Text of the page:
// split words
 val words = lines.flatMap(_.split(" "))

 // count the words tuple -> reduce
 val wordCounts = => (x, 1)).reduceByKey(_ + _)

 // print to screen

Setting up Spark on your Macbook videos

PySpark analysis Apache Access Log

Screen Shot 2014-03-19 at 3.04.44 PM
# read in hdfs file to Spark Context object and cache
logs = sc.textFile('hdfs:///big-access-log').cache()

# create filters
errors500 = logs.filter(lambda logline: "500" in logline)
errors404 = logs.filter(lambda logline: "404" in logline)
errors200 = logs.filter(lambda logline: "200" in logline)
# grab counts
e500_count = errors500.count()
e404_count = errors404.count()
e200_count = errors200.count()
# bring the results back to this box locally
local_500 = errors500.take(e500_count)
local_404 = errors404.take(e404_count)
local_200 = errors200.take(e200_count)

def make_ip_list(iterable):
    m = []
    for line in iterable:
    return m
def list_count(iterable):
    d = {}
    for i in iterable:
        if i in d:
            d[i] = d[i] + 1
            d[i] = 1
    return d
# results of people making 500, 404, and 200 requests for the dataset
ip_addresses_making_500_requests = list_count(make_ip_list(local_500))
ip_addresses_making_404_requests = list_count(make_ip_list(local_404))
ip_addresses_making_200_requests = list_count(make_ip_list(local_200))

Security Big Data Analytics Solutions

Building a system that can do full context PCAP for a single machine is trivial, IMHO compared to creating predictive algorithms for analyzing PCAP traffic.  There are log data search solutions like Elasticsearch, GreyLog2, ELSA, Splunk and Logstash that can help you archive and dig through the data.

My favorite network traffic big data solution (2012) is PacketPig. In 2014 I noticed another player named packetsled. I found this nice setup by AlienvaultSecurity OnionBRO IDS is a great network security IDS etc distro. I have seen one called xtractr, MR for forensics. Several solutions exist and PCAP files can be fed to the engines for analysis. I think ARGUS  and Moloch (PCAP Elasticsearch) have a place here too, but I haven’t tackled it yet. There’s a DNS Hadoop presentation from Endgame clairvoyant-squirrel. There’s also openfpc and streamDB. There are some DNS tools like passivedns. ELSA is another tool.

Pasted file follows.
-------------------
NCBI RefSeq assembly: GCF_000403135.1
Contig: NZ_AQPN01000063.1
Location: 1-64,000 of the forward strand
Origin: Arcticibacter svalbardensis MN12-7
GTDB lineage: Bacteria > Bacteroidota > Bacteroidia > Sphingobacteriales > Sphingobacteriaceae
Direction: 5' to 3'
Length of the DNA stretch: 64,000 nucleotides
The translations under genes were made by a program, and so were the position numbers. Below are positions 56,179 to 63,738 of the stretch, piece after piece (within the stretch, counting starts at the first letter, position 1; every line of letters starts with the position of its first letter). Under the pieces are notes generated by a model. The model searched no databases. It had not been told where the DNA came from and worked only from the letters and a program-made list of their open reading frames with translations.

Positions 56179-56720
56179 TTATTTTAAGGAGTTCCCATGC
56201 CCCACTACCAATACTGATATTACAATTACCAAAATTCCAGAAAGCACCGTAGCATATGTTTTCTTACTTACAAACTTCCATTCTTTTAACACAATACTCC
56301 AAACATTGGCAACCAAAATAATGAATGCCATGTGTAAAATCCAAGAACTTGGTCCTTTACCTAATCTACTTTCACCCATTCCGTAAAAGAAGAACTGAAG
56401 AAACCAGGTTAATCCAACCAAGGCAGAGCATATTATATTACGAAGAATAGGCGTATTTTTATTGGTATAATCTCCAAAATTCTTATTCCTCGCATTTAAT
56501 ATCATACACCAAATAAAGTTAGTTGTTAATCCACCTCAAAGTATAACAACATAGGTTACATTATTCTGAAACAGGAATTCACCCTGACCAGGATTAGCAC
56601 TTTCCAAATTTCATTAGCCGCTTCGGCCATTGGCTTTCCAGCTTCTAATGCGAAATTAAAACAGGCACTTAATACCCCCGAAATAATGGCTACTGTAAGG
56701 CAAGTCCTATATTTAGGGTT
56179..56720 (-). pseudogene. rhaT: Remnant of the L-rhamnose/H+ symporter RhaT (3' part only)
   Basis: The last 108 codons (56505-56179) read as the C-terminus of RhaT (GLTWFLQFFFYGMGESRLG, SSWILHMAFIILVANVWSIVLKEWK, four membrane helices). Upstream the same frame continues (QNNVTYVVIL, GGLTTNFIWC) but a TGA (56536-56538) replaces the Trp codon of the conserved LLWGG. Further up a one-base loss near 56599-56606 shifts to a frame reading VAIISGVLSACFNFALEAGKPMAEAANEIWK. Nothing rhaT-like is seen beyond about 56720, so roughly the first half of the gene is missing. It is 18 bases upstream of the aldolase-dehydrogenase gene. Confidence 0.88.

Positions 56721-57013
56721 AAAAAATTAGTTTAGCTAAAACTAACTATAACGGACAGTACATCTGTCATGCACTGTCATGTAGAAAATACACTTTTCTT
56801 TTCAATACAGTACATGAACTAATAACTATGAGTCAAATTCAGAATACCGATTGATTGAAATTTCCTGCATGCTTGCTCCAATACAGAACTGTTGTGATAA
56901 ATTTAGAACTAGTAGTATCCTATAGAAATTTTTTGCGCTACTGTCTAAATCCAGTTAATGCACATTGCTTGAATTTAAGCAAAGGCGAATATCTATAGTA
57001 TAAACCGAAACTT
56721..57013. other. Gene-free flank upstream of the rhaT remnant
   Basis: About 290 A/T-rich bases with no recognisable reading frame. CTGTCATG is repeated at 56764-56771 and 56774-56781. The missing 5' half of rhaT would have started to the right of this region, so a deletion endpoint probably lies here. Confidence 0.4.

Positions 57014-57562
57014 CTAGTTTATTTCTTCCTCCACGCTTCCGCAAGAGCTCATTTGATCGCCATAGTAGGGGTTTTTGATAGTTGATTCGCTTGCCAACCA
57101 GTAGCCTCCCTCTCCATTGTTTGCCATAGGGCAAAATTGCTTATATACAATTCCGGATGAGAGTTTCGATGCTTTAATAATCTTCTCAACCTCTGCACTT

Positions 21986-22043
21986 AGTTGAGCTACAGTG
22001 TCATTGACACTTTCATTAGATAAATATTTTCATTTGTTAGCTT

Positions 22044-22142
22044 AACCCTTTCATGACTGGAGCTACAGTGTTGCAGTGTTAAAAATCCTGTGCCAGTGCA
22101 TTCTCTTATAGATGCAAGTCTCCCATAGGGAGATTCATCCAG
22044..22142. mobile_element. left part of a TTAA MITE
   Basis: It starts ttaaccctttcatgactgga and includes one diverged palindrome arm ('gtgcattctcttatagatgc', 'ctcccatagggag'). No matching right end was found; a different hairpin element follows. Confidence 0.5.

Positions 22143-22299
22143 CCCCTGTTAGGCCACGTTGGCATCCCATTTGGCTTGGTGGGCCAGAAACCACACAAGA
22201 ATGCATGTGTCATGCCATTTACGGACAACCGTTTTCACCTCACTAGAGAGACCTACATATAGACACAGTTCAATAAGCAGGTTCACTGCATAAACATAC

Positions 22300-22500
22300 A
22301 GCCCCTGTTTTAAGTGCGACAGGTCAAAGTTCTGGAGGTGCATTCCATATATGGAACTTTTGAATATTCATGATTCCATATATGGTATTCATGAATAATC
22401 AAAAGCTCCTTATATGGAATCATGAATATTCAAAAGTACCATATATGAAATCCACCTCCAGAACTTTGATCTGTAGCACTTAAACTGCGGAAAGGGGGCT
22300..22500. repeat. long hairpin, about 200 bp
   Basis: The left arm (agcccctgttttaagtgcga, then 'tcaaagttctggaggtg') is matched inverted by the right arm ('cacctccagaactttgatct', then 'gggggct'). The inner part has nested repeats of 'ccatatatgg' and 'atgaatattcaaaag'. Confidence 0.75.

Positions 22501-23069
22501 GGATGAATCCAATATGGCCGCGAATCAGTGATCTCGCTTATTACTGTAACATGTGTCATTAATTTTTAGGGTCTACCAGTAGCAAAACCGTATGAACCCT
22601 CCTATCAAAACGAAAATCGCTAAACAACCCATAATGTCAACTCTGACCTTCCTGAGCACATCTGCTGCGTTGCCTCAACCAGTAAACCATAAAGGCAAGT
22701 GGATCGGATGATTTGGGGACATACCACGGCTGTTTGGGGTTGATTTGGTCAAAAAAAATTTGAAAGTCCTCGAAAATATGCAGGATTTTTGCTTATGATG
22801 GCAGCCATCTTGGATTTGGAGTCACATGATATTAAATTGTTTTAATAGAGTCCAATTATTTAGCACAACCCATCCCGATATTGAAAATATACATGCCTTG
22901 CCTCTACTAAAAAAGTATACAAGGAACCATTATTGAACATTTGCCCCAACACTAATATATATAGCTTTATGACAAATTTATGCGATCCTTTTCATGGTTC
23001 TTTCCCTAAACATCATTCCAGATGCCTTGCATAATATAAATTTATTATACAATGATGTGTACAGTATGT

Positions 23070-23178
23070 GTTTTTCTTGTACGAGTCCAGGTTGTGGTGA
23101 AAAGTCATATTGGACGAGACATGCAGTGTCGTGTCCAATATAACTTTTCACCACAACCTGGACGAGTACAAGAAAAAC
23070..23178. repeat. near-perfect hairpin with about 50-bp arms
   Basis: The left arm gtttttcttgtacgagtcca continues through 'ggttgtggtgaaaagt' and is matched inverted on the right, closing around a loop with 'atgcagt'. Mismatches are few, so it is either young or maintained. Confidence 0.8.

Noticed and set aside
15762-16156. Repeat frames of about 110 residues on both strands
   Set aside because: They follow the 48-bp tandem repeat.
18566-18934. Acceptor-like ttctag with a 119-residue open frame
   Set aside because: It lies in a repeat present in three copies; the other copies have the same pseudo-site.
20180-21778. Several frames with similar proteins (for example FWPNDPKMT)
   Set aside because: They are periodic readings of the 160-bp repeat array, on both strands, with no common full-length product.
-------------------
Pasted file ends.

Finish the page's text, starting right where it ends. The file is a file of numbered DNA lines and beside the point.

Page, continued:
I started using PCAP to CSV conversion perl program, and written my own sniffer to csv in scapy. Super Timelines are being done in python too. Once I get a PCAP file converted to csv, I load it up to HDFS via HUE. I also found this PCAP visualization blog entry by Raffael Marty.

I’ve stored a bunch of csv network traces and did analysis using HIVE and PIG queries. It was very simple. Name the columns and query each column looking for specific entries. Very labour intensive. Binary analysis on Hadoop.

I’m working on a MapReduce library that uses machine learning to classify attackers and their network patterns. As of 2013, there are a few commercial venders like IBM and RSA which have added Hadoop capability to their SIEM product lines. Here is Twitters logging setup. In 2014 I loaded all the csv attack data into CDH4 cluster with Impala query engine. I’m also looking at writing pandas dataframes to Googles Big Query. As of 2014 there are solutions on hadoop for malware analysis , forensics , DNS data mining. Cisco has released their OpenSOC here

The biggest advantage with all these systems will be DATA ENRICHMENT. Feeding and combining data to turn a weak signal into actionable insights.

There are a few examples of PCAP ingestion with open source tools like Hadoop:

First one I found was P3:

The second presentation I found was Wayne Wheelers – SherpaSurfing and

The third I found was

The fourth project I found was presented at BlackHatEU 2012 by PacketLoop and

Screen Shot 2012-11-30 at 11.15.22 AM

AOL Moloch is PCAP Elasticsearch full packet search


Moloch is an open source, large scale IPv4 packet capturing (PCAP), indexing and database system. A simple web interface is provided for PCAP browsing, searching, and exporting. APIs are exposed that allow PCAP data and JSON-formatted session data to be downloaded directly. Simple security is implemented by using HTTPS and HTTP digest password support or by using apache in front. Moloch is not meant to replace IDS engines but instead work along side them to store and index all the network traffic in standard PCAP format, providing fast access. Moloch is built to be deployed across many systems and can scale to handle multiple gigabits/sec of traffic.

Installation is pretty simple for a POC

  1. Spin up an Ubuntu box
  2. Update all the packages
  3. git clone
  4. follow tutorial if you must
  5. cd moloch
  6. ./
  7. follow prompts
  8. load sample PCAPs from
  9. Have fun with Moloch

NSRL and Mandiant MD5 in python Bloom Filters


Get every new post delivered to your Inbox.

Join 40 other followers